Making an Unanswerable Difference

Anyone who knows me knows that I am wary of the ‘social gospel’. Whenever the evangelical church has lurched off into it with evangelical zeal in the past, it has almost always come a cropper. The emphasis moves firmly on to ‘social’, and ‘gospel’ becomes its weedy, sickly partner.

However, I find myself moved by this article by John Harris of the Guardian. Harris describes himself as an “unshakeable agnostic” so he is no natural advocate of Christianity and certainly is concerned when the relationship between religion and the state get cosy and blurred.

Nonetheless, Harris observed Frontline Church in Liverpool in action and how they are making a difference in people’s lives – those on the margins of society who would be left in their misery if Frontline were not there. Harris concludes:

A question soon pops into my head. How does a militant secularist weigh up the choice between a cleaned-up believer and an ungodly crack addict? Back at my hotel I search the atheistic postings on the original Comment is free thread for even the hint of an answer, but I can’t find one anywhere.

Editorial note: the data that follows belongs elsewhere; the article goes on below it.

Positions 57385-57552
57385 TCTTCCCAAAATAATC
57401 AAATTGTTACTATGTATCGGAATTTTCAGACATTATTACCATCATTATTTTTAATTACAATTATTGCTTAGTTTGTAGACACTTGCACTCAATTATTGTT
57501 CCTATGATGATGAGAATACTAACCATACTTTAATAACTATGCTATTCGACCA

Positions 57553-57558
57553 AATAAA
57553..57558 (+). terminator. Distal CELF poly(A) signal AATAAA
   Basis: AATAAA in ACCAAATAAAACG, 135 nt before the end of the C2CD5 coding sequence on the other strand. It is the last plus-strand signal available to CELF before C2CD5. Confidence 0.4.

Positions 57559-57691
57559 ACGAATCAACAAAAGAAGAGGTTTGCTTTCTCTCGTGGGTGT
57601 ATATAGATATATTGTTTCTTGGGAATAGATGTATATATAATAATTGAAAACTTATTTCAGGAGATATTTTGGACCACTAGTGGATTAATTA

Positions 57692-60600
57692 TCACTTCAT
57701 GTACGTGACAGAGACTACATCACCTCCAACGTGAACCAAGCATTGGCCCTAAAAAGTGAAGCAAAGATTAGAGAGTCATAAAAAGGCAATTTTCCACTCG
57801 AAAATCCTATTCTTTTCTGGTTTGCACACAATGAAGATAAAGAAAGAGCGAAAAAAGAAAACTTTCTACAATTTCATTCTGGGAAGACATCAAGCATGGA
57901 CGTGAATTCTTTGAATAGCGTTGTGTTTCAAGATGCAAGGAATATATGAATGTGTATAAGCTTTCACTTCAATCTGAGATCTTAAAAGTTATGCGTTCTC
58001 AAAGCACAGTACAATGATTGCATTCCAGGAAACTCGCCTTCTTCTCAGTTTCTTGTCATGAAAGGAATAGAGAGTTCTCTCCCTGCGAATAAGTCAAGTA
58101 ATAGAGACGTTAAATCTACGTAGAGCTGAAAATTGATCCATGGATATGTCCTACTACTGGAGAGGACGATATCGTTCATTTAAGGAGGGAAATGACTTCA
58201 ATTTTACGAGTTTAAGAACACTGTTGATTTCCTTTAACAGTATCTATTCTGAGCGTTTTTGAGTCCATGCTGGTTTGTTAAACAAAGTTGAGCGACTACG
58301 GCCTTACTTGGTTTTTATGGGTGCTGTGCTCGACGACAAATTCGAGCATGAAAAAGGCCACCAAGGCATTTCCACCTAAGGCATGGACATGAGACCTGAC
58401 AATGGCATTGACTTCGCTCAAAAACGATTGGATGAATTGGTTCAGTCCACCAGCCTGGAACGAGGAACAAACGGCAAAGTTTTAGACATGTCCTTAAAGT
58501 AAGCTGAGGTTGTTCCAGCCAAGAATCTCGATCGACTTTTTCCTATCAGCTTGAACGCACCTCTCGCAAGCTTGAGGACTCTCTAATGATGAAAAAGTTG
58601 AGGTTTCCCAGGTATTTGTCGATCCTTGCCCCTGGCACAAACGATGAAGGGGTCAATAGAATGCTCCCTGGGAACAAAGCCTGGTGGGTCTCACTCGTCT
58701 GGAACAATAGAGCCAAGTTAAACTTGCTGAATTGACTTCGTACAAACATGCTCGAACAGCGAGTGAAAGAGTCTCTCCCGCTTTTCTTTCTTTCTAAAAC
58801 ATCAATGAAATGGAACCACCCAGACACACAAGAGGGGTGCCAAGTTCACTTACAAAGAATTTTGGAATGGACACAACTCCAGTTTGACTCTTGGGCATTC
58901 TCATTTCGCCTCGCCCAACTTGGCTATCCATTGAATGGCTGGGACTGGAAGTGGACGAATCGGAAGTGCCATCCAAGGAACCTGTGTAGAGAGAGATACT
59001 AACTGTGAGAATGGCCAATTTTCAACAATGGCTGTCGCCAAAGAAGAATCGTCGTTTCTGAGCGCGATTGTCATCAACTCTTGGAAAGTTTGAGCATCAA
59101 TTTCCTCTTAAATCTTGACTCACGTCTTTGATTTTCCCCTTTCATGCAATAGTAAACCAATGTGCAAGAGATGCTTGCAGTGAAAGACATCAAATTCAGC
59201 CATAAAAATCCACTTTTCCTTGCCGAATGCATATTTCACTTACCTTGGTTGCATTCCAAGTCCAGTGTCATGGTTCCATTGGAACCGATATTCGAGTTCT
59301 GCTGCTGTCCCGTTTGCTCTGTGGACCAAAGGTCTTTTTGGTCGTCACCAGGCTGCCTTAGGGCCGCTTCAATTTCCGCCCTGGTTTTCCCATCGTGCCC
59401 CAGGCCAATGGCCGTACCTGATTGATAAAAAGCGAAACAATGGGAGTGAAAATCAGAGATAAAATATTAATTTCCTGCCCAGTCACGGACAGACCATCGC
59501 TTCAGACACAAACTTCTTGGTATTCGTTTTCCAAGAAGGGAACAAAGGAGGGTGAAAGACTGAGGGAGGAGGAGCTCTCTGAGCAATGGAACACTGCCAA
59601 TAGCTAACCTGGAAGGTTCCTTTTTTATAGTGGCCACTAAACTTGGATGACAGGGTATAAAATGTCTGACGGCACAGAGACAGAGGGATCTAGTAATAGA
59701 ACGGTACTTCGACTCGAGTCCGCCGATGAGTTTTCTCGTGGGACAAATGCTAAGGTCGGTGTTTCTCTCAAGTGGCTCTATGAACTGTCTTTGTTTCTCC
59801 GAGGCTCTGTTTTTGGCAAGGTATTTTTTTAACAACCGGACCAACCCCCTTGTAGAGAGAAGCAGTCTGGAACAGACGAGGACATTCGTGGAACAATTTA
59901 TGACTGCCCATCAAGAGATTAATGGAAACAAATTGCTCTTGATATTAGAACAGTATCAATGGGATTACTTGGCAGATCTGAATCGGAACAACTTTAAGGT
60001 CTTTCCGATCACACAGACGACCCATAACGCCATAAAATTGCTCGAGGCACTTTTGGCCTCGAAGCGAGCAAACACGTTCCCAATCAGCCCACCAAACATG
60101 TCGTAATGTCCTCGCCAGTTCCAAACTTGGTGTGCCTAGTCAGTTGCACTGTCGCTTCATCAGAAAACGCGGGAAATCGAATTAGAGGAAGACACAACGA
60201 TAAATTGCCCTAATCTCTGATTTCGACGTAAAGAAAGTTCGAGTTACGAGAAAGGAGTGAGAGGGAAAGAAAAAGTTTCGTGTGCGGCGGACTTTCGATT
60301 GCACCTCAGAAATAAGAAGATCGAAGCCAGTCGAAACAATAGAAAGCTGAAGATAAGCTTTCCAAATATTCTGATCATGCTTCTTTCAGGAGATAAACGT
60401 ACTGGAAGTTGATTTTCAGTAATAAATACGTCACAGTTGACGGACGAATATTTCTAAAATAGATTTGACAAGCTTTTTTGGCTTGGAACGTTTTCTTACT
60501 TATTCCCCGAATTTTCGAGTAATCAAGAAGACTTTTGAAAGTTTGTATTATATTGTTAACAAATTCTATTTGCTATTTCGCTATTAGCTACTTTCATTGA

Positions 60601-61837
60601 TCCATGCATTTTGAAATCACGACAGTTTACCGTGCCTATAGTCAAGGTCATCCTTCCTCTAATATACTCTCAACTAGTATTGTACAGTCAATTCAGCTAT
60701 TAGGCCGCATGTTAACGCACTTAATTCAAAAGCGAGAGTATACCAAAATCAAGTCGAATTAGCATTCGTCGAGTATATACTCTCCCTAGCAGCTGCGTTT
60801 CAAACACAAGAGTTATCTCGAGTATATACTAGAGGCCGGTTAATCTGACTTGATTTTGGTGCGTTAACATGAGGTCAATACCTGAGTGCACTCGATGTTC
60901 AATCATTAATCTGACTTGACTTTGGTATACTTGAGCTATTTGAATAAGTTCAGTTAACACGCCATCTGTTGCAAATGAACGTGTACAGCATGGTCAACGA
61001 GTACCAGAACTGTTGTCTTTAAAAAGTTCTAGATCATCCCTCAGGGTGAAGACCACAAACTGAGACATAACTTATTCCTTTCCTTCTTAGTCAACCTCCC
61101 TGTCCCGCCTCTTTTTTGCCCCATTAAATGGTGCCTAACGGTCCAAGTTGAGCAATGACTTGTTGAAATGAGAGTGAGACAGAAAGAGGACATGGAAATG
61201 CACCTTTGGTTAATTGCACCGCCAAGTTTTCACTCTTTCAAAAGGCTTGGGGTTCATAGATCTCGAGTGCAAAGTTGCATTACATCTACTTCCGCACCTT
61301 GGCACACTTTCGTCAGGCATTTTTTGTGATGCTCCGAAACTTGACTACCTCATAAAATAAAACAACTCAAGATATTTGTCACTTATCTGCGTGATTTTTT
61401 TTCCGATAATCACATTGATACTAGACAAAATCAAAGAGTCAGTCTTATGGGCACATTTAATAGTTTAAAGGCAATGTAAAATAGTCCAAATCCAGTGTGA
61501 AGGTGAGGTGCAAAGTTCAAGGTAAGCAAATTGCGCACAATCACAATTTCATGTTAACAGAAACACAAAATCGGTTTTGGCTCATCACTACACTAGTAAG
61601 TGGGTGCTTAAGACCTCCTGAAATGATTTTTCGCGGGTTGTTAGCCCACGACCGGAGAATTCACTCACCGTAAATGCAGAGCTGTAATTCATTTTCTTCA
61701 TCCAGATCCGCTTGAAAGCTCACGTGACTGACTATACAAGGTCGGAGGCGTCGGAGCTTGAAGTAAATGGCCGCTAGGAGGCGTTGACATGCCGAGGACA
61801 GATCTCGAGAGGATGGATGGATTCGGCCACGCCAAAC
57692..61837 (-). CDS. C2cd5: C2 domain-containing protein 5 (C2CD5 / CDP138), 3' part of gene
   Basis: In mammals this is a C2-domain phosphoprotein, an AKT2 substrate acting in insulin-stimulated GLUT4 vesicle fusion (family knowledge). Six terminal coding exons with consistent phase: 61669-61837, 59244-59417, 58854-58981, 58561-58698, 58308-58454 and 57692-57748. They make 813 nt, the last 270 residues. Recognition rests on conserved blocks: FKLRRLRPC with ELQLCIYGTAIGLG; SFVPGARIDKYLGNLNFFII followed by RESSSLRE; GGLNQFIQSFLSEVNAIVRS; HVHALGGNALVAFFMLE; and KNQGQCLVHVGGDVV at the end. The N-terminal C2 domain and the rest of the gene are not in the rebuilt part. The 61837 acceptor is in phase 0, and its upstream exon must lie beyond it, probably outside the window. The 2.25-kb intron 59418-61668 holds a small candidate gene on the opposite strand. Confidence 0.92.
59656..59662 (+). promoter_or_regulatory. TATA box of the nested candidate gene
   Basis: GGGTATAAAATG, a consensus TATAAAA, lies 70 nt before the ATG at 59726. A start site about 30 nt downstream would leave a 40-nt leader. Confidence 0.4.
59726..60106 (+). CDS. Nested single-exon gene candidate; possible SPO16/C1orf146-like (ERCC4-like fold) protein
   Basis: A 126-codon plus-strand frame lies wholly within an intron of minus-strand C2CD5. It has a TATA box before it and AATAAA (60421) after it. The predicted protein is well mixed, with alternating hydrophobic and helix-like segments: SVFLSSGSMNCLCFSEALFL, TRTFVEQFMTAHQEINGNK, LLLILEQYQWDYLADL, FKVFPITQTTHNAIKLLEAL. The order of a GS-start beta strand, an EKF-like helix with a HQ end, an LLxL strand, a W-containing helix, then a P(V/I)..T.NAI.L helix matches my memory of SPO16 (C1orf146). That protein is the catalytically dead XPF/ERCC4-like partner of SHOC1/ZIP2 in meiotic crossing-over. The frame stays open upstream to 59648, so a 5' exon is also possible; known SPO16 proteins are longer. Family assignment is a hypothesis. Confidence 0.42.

Now (more caveats coming), there are some things I do not like or agree with about this church (e.g. the spirituality of the church, what governs worship?, is it loving to not show prostitutes the gospel from the Scriptures? etc). But this is a church which has people so moved by the gospel that they get together to reach out to prostitutes and “sinners” in such a way that lives are changed. Further, agnostics like John Harris see that his kind have no answers and maybe just opens the door for people to see Jesus Christ at work.

Now, that draws my grateful thanks for the kind of Saviour who makes people into new people in all kinds of ways.

Advertisements
Making an Unanswerable Difference

Tapes from Scotland

I stumbled across this website this evening with the unassuming title “Tapes from Scotland“, but in it there are gems. I have not explored it all yet but it seems to be a collection of mp3 files derived from the tape ministries of various evangelical Churches of Scotland in the last 25 years of the 20th century. It also includes recordings from other evangelical ministries such as the Rutherford House lectures and the Crieff Fellowship.

Willie Still, James Philip, George Philip, Bill Dunlop, Eric Alexander, Sinclair Ferguson and many others…

Tapes from Scotland